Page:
Insolvency stats cause for concern
The official statistics come from The Insolvency Service and have raised concern that many people’s finances are still balanced on a knife edge.
The personal insolvencies included 14,982 bankruptcies, down 20.6% on the corresponding quarter of the previous year; 13,466 Individual Voluntary Arrangements (IVAs), which were up 10.2% on the corresponding quarter of the previous year; and 6,295 Debt Relief Orders (DROs).
Brian Johnson, an insolvency practitioner at HW Fisher & Company chartered accountants, said: “It’s encouraging to see that bankruptcies are down, but don’t be misled by this. The fact that both DROs and IVAs are still creeping up shows that we are not in the clear yet.
“Many consumers are still highly stretched financially and public sector spending cuts are only going to make things worse over the course of the next two years. The feeling among insolvency practitioners is that this is the lull before the storm.
“The smaller first wave of more extreme cases may be behind us but the larger second wave of the mass of people who are still in a perilous condition financially is now approaching.”
Tim Moss, head of loans and debt at moneysupermarket.com added: “On paper this looks like great news, however I’m inclined to see this as the calm before the storm. Many people are just about making ends meet due to the low Bank of England interest rates keeping the cost of mortgages down.
“However, the only way base rate can really go is up, and when this happens we could see many households tip over the edge as a result. With job losses in the public sector, VAT rises in January and the cost of living increasing, we may see many households plunge into further difficulties so although we should welcome the drop in insolvencies, we shouldn’t assume we are out of the worst of it.”
And Steven Law, President of R3 the insolvency trade body, agreed: “The fall-out from the recession is still with us as today’s personal insolvency figures are running at 5% higher than last year, totalling 34,743 individuals in the second quarter.
“Unfortunately, the personal insolvency figures are just the tip of the ‘debt iceberg’. The true size of the UK’s debt problem remains hidden as insolvency industry estimates there are an additional 500,000 people currently in informal debt management plans and close to a million people are struggling with their debts and have not yet sought help.
“With major cuts in public spending now taking effect, these numbers are almost certain to rise still further, and for many of those affected, it might well be the first time they’ve had to deal with serious financial problems. The sooner someone seeks advice the more options they will have available to them.”
The Insolvency Service also reported on company insolvencies today, revealing there were 4,080 compulsory liquidations and creditors’ voluntary liquidations in total in England and Wales in the second quarter of 2010 on a seasonally adjusted basis.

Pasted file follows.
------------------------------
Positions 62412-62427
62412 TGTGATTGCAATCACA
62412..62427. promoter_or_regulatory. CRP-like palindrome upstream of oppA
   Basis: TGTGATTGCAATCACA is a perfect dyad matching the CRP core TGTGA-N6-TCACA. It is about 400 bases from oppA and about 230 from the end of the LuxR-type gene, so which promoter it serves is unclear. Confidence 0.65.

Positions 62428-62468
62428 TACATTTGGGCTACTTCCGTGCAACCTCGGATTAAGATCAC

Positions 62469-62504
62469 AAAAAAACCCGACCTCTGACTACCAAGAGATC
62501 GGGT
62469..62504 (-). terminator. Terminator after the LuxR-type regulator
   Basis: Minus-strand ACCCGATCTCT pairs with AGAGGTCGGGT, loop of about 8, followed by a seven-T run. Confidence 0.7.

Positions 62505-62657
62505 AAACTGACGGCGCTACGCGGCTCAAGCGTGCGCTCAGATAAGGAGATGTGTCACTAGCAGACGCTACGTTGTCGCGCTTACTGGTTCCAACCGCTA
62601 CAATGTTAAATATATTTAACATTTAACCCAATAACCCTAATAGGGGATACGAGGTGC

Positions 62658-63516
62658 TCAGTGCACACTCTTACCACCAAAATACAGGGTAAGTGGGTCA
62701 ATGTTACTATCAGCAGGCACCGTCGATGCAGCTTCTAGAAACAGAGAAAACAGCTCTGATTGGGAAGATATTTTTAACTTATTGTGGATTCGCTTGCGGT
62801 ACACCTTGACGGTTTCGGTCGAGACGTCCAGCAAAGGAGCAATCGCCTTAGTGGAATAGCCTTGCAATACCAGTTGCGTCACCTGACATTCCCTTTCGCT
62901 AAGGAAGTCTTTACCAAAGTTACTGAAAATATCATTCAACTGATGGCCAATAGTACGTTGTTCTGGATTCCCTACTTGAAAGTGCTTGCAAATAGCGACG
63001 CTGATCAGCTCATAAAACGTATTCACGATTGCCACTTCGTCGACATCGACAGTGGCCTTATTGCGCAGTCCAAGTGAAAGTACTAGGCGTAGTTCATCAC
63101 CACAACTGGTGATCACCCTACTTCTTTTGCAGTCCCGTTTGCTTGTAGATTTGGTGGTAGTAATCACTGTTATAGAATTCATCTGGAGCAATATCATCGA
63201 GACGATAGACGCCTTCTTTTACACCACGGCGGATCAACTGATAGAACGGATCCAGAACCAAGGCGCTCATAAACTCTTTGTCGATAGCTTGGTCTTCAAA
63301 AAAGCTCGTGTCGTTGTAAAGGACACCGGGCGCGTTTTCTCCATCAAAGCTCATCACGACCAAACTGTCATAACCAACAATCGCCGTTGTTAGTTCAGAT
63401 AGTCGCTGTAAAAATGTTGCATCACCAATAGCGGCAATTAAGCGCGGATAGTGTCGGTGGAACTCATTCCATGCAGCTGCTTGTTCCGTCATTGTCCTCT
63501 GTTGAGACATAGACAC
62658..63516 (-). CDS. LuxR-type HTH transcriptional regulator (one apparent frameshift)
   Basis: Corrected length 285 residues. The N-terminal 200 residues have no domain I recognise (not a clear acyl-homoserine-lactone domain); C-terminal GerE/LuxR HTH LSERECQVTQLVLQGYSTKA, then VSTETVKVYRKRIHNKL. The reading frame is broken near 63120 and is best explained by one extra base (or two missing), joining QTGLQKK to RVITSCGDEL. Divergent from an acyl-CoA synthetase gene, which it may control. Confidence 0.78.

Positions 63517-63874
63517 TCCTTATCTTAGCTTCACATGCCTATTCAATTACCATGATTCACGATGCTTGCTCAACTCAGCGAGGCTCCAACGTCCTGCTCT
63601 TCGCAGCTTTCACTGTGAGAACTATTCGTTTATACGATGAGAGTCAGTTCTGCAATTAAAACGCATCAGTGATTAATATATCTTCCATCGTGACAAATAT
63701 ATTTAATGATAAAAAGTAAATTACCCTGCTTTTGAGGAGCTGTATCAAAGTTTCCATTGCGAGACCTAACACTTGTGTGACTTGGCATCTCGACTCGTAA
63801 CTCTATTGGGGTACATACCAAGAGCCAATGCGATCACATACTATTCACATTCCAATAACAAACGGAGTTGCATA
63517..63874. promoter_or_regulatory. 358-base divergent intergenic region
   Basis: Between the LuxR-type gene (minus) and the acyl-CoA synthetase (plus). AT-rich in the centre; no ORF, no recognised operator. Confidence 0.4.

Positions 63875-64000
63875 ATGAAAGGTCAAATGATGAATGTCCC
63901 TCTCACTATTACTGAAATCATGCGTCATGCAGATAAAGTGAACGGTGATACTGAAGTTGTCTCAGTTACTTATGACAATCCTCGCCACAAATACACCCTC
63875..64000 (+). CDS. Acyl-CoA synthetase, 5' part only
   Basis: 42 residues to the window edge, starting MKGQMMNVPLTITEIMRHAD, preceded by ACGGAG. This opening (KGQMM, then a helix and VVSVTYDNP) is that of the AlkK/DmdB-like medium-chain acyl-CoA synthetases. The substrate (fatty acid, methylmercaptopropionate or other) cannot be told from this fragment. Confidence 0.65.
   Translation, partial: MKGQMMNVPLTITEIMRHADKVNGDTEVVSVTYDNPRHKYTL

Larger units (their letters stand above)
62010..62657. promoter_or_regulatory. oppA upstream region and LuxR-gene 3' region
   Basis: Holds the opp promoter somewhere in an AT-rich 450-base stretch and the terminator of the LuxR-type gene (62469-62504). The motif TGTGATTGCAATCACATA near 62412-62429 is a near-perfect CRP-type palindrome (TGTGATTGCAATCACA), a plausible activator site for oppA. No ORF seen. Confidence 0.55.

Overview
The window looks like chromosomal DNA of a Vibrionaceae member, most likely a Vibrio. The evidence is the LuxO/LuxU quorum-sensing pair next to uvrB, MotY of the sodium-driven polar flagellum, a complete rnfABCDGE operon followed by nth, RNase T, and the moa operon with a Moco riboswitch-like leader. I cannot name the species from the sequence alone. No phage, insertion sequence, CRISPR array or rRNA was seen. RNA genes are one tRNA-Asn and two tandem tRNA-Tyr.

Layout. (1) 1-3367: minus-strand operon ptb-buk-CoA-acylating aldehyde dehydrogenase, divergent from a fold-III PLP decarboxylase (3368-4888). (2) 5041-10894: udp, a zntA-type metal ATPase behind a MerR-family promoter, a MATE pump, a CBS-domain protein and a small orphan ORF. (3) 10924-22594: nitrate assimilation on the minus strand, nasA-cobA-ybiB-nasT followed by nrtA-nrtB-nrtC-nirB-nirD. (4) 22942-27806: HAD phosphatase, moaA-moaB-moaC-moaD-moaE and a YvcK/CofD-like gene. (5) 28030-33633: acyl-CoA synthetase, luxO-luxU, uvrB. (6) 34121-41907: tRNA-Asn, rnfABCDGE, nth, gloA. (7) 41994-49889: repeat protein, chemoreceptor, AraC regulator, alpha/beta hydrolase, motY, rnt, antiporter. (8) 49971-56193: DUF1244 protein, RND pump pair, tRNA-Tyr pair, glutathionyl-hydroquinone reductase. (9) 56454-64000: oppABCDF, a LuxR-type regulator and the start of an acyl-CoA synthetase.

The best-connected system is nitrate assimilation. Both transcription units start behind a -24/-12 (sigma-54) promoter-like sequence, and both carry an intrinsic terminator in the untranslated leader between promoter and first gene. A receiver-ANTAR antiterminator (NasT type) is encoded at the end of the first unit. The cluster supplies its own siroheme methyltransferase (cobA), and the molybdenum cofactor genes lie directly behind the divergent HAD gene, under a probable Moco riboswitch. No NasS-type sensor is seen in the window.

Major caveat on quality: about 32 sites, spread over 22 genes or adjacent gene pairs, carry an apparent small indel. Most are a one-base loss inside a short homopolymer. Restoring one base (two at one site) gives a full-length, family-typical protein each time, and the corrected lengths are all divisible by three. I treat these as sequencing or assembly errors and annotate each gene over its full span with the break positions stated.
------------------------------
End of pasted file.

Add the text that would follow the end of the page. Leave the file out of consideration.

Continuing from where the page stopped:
This was an increase of 0.5% on the previous quarter and a decrease of 19.1% on the same period a year ago. The total included 1,169 compulsory liquidations, down 9.9% on the previous quarter and down 21.0% on the corresponding quarter of the previous year; and 2,911 creditors voluntary liquidations, up 5.4% on the previous quarter and down 18.3% on the corresponding quarter of the previous year.
In the twelve months ending Q2 2010, approximately one in 127 active companies (or 0.8%) went into liquidation, which is a slight decrease from the previous quarter, when this figure stood at one in 120.
Brian Johnson said the figures indicated that Britain’s businesses are limping on like a wounded army in retreat. “Although the main of the army is intact,” he said. “It is losing people along the way.”
He added: “It is still difficult to see how we are going to get out of the rut that we are in, as many companies still cannot get the finance they need to survive. The fact that the banks are returning good numbers and improving their balance sheets will count against struggling companies rather than benefit them. Once banks are more confident, they will more readily remove funding on businesses they do not feel to be viable.
“We expect the number of corporate insolvencies to be far higher in the fourth quarter and to continue rising into 2011.”
Steven Law also said he expected to see further rises in the number of companies going bust towards the end of the year.
He said: “We would expect corporate insolvencies to rise after a recession as they did in previous recessions, but the figures only show a 0.5% increase in company liquidations from the last quarter. We suspect these increases in corporate insolvency may not show until the end of this year or next.
“This is due to factors that are unique to this recession: HMRC’s Time to Pay scheme, which allows struggling businesses to defer their tax payments, has been extremely successful in keeping businesses alive – there is currently £5.13bn of tax delayed under this scheme; and historically low interest rates has kept the cost of servicing debt relatively cheap.
“The early stages of recovery are typically a challenging time for businesses as creditors begin to be more aggressive in their debt collection, but, from what I am seeing, creditors are being more lenient than in previous recessions. If you ask two experts their predictions for the future you are likely to get two very different answers, but we can expect to see a rise in corporate insolvencies when interest rates rise and as the Time to Pay facility becomes squeezed.”